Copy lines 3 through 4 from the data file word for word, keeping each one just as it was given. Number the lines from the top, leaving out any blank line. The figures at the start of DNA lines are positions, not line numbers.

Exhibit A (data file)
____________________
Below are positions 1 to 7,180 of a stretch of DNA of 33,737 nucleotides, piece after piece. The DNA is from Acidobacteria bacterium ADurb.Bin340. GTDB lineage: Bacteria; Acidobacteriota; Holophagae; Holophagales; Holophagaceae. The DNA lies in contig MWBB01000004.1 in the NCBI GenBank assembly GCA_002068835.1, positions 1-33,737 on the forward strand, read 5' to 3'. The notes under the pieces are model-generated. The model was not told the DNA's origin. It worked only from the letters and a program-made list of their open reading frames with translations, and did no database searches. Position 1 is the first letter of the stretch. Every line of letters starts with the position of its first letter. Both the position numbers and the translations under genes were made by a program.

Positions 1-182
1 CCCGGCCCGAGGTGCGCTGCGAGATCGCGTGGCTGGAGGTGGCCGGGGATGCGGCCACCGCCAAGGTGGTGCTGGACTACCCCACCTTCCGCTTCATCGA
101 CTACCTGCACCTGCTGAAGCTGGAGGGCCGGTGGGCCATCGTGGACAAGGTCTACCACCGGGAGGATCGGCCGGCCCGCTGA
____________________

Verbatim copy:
1 CCCGGCCCGAGGTGCGCTGCGAGATCGCGTGGCTGGAGGTGGCCGGGGATGCGGCCACCGCCAAGGTGGTGCTGGACTACCCCACCTTCCGCTTCATCGA
101 CTACCTGCACCTGCTGAAGCTGGAGGGCCGGTGGGCCATCGTGGACAAGGTCTACCACCGGGAGGATCGGCCGGCCCGCTGA